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The Federation of Small Businesses London Region are calling on all landowners in the capital, with over 500,000 square feet of floor space in their London portfolio, to monitor and report on their corporate structures by providing an annual ‘supporting small business statement’.
A new ‘Statement of small business support’ will help tenants who are:
New FSB data released today shows that 70% of small firms have a rent review within the next three years, with the average increase expected to be an average of 25%.
More than one in five (21%) of our members expects to vacate their commercial property which is not by choice and a third (34%) expect to remain in the property with unfavourable terms.
The data shows that the average small business in London, with commercial premises, now pays 27% in rents & rates in London – compared to 20% when asked in 2016. The 9th April 2019 is therefore the ‘Rent and Rates Freedom Day’ when small firms in London stop paying these flat indirect costs from the start of the calendar year.
The data also showed: in the year since the business rates revaluation, 58% of London businesses said that the business rates increase had led to a negative impact on their business, 22% said there was no change and 13% said it was too early to tell. 7% said the rates revaluation had seen a positive impact.
Sue Terpilowski OBE, London Policy Chair, said:
“The FSB have heard of too many cases of landowners and landlords having ridden roughshod over their smaller tenants, and not found ways to support the independent small businesses who make up over 99% of the London economy.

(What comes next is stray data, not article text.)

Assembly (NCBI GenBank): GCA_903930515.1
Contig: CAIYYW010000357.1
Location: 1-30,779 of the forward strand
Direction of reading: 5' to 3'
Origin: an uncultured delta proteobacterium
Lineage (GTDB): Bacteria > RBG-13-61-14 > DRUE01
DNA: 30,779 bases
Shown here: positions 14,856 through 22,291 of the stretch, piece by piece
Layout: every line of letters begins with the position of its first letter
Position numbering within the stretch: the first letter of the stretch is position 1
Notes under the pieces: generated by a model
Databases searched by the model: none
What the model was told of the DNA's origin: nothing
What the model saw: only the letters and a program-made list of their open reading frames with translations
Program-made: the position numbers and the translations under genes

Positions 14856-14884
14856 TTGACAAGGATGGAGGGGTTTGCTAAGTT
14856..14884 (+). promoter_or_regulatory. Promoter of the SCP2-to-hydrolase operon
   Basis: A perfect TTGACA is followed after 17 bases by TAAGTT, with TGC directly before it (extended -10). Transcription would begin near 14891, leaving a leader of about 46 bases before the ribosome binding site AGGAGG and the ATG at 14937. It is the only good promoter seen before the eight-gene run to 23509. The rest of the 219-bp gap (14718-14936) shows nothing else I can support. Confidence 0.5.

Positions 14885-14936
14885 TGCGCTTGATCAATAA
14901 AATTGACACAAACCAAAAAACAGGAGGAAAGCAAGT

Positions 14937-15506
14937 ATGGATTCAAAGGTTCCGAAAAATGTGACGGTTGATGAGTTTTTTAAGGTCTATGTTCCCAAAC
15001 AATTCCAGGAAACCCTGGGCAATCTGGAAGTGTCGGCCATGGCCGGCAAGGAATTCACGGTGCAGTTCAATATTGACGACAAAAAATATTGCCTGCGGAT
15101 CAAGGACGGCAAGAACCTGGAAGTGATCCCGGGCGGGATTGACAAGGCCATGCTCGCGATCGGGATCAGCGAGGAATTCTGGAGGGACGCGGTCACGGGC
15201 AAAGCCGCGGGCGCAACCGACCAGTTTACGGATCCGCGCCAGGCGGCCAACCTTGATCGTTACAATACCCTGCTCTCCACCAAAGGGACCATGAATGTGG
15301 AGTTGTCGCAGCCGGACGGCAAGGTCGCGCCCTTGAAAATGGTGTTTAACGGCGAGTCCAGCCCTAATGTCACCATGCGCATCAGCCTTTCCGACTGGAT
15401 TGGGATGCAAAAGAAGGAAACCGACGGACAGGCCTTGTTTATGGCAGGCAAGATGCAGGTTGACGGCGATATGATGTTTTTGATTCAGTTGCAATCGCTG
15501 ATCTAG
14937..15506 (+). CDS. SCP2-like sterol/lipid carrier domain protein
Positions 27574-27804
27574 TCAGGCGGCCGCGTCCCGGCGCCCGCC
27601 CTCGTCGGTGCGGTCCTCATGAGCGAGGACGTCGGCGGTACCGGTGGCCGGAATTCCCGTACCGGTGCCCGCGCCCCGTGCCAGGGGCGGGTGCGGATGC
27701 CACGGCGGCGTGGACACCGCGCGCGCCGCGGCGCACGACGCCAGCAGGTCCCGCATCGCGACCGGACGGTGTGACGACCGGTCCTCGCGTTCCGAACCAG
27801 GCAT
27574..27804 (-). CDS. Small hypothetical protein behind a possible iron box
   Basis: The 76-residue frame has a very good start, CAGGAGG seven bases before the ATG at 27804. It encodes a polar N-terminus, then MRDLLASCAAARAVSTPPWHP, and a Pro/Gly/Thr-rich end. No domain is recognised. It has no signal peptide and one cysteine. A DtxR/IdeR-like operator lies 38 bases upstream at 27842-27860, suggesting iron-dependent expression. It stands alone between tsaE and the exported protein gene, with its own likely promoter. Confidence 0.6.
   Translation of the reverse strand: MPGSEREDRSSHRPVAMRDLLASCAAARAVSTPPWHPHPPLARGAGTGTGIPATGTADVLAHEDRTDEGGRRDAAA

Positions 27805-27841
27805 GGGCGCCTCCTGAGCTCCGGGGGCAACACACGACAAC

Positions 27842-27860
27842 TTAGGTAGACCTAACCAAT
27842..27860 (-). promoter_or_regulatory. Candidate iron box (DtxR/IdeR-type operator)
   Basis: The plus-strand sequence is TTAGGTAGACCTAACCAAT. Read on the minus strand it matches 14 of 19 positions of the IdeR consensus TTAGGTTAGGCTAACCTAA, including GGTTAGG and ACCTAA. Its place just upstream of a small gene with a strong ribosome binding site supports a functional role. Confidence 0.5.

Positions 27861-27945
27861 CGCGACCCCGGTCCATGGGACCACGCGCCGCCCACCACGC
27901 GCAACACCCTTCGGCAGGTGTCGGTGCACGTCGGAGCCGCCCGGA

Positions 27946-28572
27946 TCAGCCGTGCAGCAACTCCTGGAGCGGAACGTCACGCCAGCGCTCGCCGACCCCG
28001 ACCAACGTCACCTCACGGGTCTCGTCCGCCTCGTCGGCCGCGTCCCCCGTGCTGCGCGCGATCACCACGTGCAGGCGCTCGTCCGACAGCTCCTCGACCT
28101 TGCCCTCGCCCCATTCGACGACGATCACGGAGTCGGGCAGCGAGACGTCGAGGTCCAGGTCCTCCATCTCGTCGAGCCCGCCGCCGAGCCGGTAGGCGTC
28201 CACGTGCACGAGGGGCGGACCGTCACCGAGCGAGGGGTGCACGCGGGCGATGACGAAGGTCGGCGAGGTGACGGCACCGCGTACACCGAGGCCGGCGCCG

“For small tenants to survive and thrive they need a landlord that is on their side, working with them to navigate through the complexities of running a business and to shrink the high cost of doing business in the capital.
“Responsible landownership must become a priority to strengthen the relationship between large and small businesses - the relationship between the two continue to decline with the poor payment culture which is running rampant in the UK economy.
“We urge the landlords, authorities, estate management companies, property investment companies who own the majority of commercial space in the Capital to stand up and be counted and incentivise small firms to remain, or take up space, in London.”
Commercial Premises Survey In The Capital
Notes to editors
About the survey:
The ‘Statement of support for small businesses’ will: